CPA Articles

Protective Surfacing and the CSA Standard for Children's Playspaces and Equipment

Designers, owners, operators and maintainers will have a new CSA Standard Z614, Children’s Playspaces and Equipment delivered to them is the spring of 1998. This document will have a significant and expanded effect and responsibility upon everyone involved with the playspace. It is the intention of this article to provide some insight as to the changes that have taken place and the ramifications of these changes.

First important change is that the document is a standard and the words guideline or voluntary do not appear anywhere. As well the wording has been strengthened to make the technical aspects of the standard mandatory. In addition where the previous version was very specific on play structures, protective surfacing and its maintenance have now been placed within the standard. The protection of children from entanglements or cords and toggles has been provided for as well as the provision of a channeling device to the sliding section of all slides to prevent lateral falls from slides.

During the development of this standard there has been significant effort made to harmonize with the standard for play structures in the United States, ASTM F1487. Although there are many similarities, the Canadian Standard can take pride in the fact that where divergence exists, it have been for the advancement of play and protection of the users. One of these is the provision in the Standard for climbing nets and their derivatives, while the other is the inclusion of a test for the entanglement of cords and
toggles as well as the requirement that all protective surfacing must be maintained to the performance requirements of the ASTM F1292 from specific fall heights for each play apparatus.

As progress has been made in the development of the Standard, there have been other efforts made to compliment the Standard with the provision of the video, produced by the Ontario Parks Association (OPA), to assist users and stakeholders to inspect and maintain playgrounds to the Standard. In addition, the Canadian Parks and Recreation Association (CPRA) has established a program to train and certify inspectors for the playspace and equipment.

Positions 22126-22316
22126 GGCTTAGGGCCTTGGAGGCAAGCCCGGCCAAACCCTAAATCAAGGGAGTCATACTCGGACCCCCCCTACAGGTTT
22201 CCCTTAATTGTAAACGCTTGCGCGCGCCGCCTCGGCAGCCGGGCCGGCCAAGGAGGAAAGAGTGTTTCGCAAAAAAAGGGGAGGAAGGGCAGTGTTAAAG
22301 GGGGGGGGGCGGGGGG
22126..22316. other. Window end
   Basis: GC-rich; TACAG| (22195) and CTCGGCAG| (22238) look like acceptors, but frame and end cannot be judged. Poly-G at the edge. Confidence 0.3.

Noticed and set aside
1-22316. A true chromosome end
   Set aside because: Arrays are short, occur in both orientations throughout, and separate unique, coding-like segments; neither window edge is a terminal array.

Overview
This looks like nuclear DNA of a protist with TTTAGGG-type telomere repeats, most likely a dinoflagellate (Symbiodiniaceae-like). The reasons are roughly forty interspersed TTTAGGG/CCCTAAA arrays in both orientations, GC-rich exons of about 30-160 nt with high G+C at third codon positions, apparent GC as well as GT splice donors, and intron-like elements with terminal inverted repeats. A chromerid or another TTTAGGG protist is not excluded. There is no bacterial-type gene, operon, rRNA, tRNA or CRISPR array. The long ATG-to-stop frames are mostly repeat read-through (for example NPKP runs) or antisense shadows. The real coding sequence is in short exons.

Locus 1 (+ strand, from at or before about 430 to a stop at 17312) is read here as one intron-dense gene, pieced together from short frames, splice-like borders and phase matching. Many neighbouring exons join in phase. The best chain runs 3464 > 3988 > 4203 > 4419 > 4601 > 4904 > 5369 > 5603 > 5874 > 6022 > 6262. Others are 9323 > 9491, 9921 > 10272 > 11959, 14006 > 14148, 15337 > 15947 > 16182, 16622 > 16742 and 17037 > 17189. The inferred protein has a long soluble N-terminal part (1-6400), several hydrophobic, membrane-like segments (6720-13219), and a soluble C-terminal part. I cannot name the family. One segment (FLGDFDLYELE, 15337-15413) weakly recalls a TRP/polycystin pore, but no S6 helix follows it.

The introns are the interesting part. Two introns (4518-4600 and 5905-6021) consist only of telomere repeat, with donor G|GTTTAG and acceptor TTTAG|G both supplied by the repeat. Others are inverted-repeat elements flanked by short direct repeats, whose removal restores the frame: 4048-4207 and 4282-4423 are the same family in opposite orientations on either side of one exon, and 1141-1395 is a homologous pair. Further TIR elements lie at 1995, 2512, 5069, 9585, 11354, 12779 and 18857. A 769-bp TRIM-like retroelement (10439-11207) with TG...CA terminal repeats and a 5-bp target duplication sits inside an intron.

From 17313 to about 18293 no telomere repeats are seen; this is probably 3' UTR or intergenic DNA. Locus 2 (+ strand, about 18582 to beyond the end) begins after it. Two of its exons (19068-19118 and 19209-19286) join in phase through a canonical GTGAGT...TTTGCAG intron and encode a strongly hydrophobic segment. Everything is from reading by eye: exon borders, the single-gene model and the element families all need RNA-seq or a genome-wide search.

Surfacing and the Playspace

Numerous studies have indicated that 60-70% of all playground injuries requiring medical attention are as a result of a fall to the surface under the playground equipment or an intermediate platform. Nearly half of these injuries are head injuries.

The issue of risk management, liability and the risk exposure of the designer, manufacturer, contractor, owner , operator or maintainer of any play space has become a significant problem. The CSA Standard requires that all playground surfaces be subject to the test procedure outlined in the ASTM F1292 Standard. In addition there is the requirement that since all surfacing is dynamic and constantly changing, that each protective surface be maintained to the requirements of ASTM F1292 standard. The CSA Standard stipulates that the fall height be measured from the highest reasonably accessible point of the structure. As a result structures like a roof are not considered accessible for this purpose. For this purpose the Standard stipulates the location from which the fall height is to be measured as a minimum. Failure to install and maintain the surface will attract risk and liability for negligence.


Canadian Playground Advisory

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